Towards the end of December the cold became intense, and I begged the superior to allow me to place a screen in front of the door, as I feared I should catch cold otherwise. The worthy woman granted my request without any difficulty, and we were at our ease for the future, though the desires with which Armelline inspired me had become dreadful torment.

On the 1st day of January, 1771, I presented each of them with a good winter dress, and sent the superior a quantity of chocolate, sugar, and coffee, all of which were extremely welcome.

Emilie often came by herself to the grating, as Armelline was not ready, and in the same way Armelline would come by herself when her governess happened to be busy. It was in these quarters of an hour that she succeeded in captivating me, heart and soul.

Emilie and Armelline were great friends, but their prejudices on the subject of sensual enjoyment were so strong that I could never get them to listen to licentious talk, to allow certain small liberties which I would gladly have taken, or to afford me those pleasures of the eyes that we accept in default of better things.

One day they were petrified by my asking them whether they did not sometimes sleep in the same bed, so as to give each other proofs of the tenderness of their mutual affection.

How they blushed Emilie asked me with the most perfect innocence what there was in common between affection and the inconvenience of sleeping two in a narrow bed.

I took care not to explain myself, for I saw that I had frightened them. No doubt they were of the same flesh and blood as I, but our educators had differed widely. They had evidently never confided their little secrets to one another, possibly not even to their confessor, either through shame, or with the idea that the liberties they indulged in alone were no sin.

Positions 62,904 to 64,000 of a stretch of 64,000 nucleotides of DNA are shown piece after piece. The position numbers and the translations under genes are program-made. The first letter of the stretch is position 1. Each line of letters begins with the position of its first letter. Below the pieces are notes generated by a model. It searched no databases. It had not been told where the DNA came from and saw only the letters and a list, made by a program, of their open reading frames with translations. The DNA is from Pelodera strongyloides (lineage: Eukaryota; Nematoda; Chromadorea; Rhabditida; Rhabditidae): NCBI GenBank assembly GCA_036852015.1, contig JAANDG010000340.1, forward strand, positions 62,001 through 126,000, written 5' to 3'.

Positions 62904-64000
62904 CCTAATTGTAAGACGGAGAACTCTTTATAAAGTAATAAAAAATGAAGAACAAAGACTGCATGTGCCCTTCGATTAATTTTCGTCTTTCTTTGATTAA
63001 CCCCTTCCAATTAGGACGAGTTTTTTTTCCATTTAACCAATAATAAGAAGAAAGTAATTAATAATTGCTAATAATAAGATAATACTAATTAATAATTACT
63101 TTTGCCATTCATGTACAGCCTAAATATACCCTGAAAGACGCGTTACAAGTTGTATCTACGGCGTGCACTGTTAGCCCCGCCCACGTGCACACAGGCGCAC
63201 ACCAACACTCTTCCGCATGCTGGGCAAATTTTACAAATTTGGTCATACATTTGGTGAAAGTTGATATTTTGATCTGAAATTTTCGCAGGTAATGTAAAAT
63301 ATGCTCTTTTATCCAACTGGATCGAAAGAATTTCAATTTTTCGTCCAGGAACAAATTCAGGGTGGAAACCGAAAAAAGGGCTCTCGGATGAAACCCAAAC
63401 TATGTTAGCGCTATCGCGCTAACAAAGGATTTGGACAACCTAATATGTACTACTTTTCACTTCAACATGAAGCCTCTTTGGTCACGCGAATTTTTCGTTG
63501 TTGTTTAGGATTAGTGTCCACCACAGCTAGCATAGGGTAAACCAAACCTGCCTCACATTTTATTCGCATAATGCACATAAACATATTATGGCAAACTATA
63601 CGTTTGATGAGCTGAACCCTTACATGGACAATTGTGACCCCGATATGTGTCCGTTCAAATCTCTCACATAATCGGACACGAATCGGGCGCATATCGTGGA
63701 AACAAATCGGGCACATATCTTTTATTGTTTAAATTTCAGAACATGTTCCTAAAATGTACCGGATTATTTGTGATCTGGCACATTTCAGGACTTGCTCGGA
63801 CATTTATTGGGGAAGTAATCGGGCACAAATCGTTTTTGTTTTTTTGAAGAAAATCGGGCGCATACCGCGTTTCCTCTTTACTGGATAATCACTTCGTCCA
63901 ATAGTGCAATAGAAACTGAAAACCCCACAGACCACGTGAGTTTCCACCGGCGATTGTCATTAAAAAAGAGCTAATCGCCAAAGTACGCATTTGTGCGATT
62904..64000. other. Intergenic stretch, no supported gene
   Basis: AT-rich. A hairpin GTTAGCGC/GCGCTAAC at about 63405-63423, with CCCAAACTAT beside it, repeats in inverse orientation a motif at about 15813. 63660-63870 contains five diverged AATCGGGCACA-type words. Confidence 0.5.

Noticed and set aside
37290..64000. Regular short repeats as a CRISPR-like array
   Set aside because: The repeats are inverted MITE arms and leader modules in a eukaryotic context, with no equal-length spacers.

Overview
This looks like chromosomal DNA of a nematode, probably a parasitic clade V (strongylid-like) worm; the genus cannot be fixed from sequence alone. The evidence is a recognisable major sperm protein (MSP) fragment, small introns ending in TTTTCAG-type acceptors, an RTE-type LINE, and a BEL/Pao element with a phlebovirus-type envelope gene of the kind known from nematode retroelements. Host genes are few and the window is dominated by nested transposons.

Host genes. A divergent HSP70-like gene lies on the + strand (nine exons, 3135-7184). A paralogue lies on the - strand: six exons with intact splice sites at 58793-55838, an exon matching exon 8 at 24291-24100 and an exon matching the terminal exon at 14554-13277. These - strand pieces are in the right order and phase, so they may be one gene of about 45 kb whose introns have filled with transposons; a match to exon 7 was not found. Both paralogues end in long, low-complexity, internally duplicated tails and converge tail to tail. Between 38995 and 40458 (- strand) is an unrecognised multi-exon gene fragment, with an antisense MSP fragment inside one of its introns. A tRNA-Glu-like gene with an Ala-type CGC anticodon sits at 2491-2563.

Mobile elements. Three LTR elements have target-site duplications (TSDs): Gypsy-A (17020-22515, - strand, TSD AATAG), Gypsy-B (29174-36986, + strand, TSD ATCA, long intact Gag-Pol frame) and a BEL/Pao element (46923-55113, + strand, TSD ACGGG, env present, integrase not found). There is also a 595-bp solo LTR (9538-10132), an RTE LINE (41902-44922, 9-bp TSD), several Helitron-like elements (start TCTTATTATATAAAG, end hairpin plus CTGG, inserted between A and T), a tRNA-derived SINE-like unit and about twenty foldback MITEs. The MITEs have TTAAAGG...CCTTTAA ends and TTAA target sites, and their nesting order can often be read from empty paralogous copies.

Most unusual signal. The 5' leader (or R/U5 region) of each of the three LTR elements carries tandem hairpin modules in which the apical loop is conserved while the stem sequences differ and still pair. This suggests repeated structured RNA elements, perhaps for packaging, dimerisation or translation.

I made them a present of some silk stockings, lined with plush to keep out the cold, and vainly endeavoured to make them try the stockings on before me. I might say as often as I pleased that there was no real difference between a man's legs and a woman's, and that their confessor would laugh at them if they confessed to shewing their legs. They only answered that girls were not allowed to take such a liberty, as they wore petticoats on purpose to conceal their legs.

The manner in which Emilie spoke, always with Armelline's approbation, convinced me that their modesty was genuine. I penetrated her idea; she thought that in acceding to my request she would be lowering herself in my eyes, and that I should despise her ever after. Nevertheless Emilie was a woman of twenty-seven, and by no means a devotee.

As for Armelline, I could see that she took Emilie for her model, and would have been ashamed of appearing less precise than her friend. I thought she loved me, and that, contrary to the general rule, she would be more easily won by herself than in company with her friend.

I made the trial one morning when she appeared at the grating by herself, telling me that her governess was busy. I said that I adored her and was the most hapless of men, for being a married man I had no hope of ever being able to clasp her to my arms and cover her with kisses.

"Can I continue to live, dear Armelline, with no other consolation than that of kissing your fair hands?"

At these words, pronounced with so much passion, she fixed her gaze on me, and after a few moments' reflection she began to kiss my hands as ardently as I had kissed hers.

I begged her to put her mouth so that I might kiss it. She blushed arid looked down, and did nothing. I bewailed my fate bitterly, but in vain. She was deaf and dumb till Emilie came and asked us why we were so dull.

About this time, the beginning of 1771, I was visited by Mariuccia, whom I had married ten years before to a young hairdresser. My readers may remember how I met her at Abbe Momolo's. During the three months I had been in Rome I had enquired in vain as to what had become of her; so that I was delighted when she made her appearance.

Memoirs of Casanova Volume 6c Rome Page 40

Memoirs of Jacques Casanova

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